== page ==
Maturing requires us to stand our Spirit’s ground, especially with our parents and extended family. The longer we endure what we think of as mistreatment, the more our Spirits will shrivel and die, day-by-day. We must say some form of, “I love you but I’ll allow you in my space only if you treat me like I want to be treated, like you’d treat a person whose affections you’re trying to win. I’m an adult; treat me nicely, kindly, respectfully and with fear that you might anger me.”
Often, we hold back because of our fears – fear of offending a moral code, fear of the condemnation of the “elders,” fear that we must think they’re evil, fear of saying the wrong thing, fear of going too far, fear of our bullying parent’s power and retaliation, fear of being on our own emotionally even if we’re already married and have our own children. We hold back because of the Golden Rule. We hold back because we accept their excuses and justifications.
If we hold back, their bullying and abuse will continue and escalate. If we still try to beg, bribe, please and appease them in order to get them to treat us decently, they’ll keep thinking they’re right and safe in continuing to beat us into submission. We’ll get what we’re willing to tolerate.
Instead, break the game. We don’t have to be perfect before they have to change how they act. We’re not mature until we simply tell them what we want and have rewards if they’re nice and consequences if they continue abusing us.
Many people think that before they act they should do psychoanalysis until their fear is gone. That’s a seductive trap, especially because it means they don’t have to act. That way makes us think we’re weak and cowardly – it fills us with anxiety, stress and self-recrimination; we lose confidence and self-esteem; we’re more easily subject to physical ailments; we isolate ourselves and become depressed.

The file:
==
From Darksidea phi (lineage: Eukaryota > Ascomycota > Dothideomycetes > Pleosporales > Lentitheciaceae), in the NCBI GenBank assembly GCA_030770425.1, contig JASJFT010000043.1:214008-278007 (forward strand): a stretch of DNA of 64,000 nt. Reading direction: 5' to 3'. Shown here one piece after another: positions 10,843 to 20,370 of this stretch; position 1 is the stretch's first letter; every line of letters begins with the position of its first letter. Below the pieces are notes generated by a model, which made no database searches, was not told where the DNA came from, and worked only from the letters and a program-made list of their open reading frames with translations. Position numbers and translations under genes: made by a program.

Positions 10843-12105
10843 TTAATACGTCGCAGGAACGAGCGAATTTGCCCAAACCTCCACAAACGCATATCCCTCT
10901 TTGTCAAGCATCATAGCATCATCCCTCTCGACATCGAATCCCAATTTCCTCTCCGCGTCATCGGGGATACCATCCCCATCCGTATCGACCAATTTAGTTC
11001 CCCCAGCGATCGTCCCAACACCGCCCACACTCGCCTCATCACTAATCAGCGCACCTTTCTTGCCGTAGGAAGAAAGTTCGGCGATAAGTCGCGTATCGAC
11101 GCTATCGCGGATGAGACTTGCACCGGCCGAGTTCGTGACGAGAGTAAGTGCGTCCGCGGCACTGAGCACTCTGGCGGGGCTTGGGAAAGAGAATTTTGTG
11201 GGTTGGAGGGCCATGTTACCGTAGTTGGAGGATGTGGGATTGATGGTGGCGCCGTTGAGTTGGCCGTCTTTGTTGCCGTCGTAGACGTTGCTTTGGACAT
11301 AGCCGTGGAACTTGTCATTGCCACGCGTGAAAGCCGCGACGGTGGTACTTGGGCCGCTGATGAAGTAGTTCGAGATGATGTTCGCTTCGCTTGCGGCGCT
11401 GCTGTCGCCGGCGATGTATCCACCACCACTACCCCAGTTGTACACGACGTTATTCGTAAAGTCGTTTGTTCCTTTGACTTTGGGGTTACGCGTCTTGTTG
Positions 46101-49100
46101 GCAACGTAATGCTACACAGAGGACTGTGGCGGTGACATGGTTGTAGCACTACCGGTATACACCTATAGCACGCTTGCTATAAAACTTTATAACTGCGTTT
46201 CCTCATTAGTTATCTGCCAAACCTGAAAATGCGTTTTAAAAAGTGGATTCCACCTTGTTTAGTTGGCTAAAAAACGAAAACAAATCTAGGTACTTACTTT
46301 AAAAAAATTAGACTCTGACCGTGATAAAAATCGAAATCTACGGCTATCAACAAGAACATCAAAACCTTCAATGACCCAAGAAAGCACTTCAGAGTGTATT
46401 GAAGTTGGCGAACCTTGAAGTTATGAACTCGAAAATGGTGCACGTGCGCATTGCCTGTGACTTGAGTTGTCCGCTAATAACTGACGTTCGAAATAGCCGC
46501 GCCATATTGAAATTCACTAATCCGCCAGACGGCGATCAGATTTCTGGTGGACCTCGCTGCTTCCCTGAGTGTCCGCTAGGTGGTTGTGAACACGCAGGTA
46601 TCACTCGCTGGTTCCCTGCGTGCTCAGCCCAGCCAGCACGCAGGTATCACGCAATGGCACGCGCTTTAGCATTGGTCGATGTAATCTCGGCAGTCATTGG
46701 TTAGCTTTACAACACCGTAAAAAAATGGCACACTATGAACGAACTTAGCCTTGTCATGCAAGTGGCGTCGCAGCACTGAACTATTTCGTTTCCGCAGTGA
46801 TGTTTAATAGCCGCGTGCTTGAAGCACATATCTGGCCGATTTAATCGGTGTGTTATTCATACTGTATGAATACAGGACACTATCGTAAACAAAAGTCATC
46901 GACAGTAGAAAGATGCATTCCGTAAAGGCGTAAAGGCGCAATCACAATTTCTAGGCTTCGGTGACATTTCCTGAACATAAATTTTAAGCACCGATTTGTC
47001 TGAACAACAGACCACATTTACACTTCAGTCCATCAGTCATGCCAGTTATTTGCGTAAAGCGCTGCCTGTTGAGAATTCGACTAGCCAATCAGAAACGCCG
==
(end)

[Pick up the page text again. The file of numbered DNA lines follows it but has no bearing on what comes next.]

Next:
Speaking up and acting to make our words real is the way of courage; it builds strength, confidence and power. Those fine qualities are developed only by overcoming fear and strong challenges. Don’t wait until we’re “ready” to act in a way that’s perfect. Act now; act next time. We don’t have to be perfect the first time. If we go too far or not far enough, accept no blame, shame or guilt. Simply adjust so we get closer to the way we want next time…and the time after…and the time after. There will be more “time after’s.”
Some parents will finally see the consequences of losing contact with us; they’ll change their behavior. Some won’t. They also have free will and choice.
We’re not mature until we make an adult decision about what we’ll allow in our personal space and then back up that decision with rewards and consequences.
Of course the predicament is the same for parents with abusive children, or even worse since the children can deny their parents contact with the grandchildren
Remember, all tactics depend on the situation – the people and the circumstances. We must plan tactics that are appropriate to us and to the situation. With expert coaching and consulting, we can become strong and skilled enough to overcome our fears and hesitations, and parents who won’t treat us right.
“How to Stop Bullies in Their Tracks” contains the case studies of Carrie, Kathy, Doug, Jake and Ralph taking charge of themselves and stopping bullying parents and extended family members. For more personalized coaching call me at 877-8Bullies (877-828-5543).